In his novel “The Wettest County in the World,” Matt Bondurant wrote some pretty violent passages. But it wasn’t until his book became the movie “Lawless,” out Wednesday, that he realized what his words had really depicted — especially in a story in which nearly every character likes to stab, shoot and/or slice his enemies whenever he gets the chance.
For one scene in particular, when one character gets his throat sliced from end to end, the moving pictures really bring what happens on the page to life. “There’s a big splash of blood. There’s an immediate repulsion,” Bondurant says. “I was practically hiding my eyes, and I knew what was coming. I wrote the thing!”
Both Bondurant’s book and the movie — which stars Shia LaBeouf, Tom Hardy and Guy Pearce — tell the lightly fictionalized story of Bondurant’s grandfather and great-uncles, who were moonshine runners in Franklin County, Va. LaBeouf plays Jack, the youngest Bondurant, who wants to achieve success beyond what his older brothers can imagine. Guy Pearce is a crooked FBI agent out to shut down the Bondurant operation, and Gary Oldman has a small role as a big-city moonshiner.
The novel was optioned for the screen even before it hit shelves, but that’s never a guarantee that a movie will get made. “So many books get bought, and I know some people personally who have [sold the movie rights] and they’ve been bouncing around L.A. for a long time,” Bondurant says. “Of course, [having the film finally get made and released] is somewhat flattering, but I didn’t believe it was definitely going to happen.”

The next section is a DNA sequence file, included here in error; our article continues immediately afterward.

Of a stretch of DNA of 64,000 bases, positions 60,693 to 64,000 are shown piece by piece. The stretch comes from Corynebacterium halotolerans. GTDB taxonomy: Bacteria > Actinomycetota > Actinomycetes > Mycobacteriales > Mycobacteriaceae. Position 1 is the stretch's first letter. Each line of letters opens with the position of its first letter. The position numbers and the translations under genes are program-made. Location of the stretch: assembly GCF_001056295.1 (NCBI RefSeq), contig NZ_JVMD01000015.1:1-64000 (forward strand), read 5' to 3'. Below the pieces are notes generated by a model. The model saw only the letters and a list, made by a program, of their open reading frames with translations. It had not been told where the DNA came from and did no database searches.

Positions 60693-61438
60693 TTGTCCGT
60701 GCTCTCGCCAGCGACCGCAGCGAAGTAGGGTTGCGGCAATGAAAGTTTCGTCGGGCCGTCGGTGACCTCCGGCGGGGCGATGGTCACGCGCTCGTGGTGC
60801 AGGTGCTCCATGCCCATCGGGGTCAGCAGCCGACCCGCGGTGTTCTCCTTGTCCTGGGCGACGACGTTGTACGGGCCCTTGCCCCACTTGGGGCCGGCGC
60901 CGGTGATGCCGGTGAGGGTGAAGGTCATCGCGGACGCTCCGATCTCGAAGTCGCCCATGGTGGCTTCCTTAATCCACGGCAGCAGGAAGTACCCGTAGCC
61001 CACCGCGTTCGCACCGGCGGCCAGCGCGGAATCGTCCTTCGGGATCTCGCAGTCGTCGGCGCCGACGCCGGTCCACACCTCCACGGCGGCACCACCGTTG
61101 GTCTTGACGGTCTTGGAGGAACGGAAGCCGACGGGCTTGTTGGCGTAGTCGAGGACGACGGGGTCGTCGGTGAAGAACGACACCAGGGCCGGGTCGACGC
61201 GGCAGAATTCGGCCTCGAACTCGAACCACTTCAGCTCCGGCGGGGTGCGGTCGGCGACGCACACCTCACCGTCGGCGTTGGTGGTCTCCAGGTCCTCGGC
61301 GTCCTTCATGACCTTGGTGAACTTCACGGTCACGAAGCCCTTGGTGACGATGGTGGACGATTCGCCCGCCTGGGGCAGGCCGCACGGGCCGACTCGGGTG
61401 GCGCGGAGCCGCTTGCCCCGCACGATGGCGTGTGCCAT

When the production company brought Bondurant and his father to the Georgia set, things started to get more real. “They say, ‘Until they say action, nothing is definite,’ but when I saw all the stuff they had done, then at that point it’s really happening.”
Bondurant had nothing to do with the making of the film, other than writing the novel — screenwriter (and musician) Nick Cave was given the task of translating the book to the screen. Cave made some cuts, including excising entirely the narrator of Bondurant’s book. Bondurant doesn’t mind, though, and in fact sees Cave’s adaptation as almost a natural extension of the writing process.
“There’s a kinship, or understanding of [the filmmakers’] process,” he says. “I already did things to [the Bondurant family]; I fictionalized some elements. Now [the film is] just sort of taking it to another level.”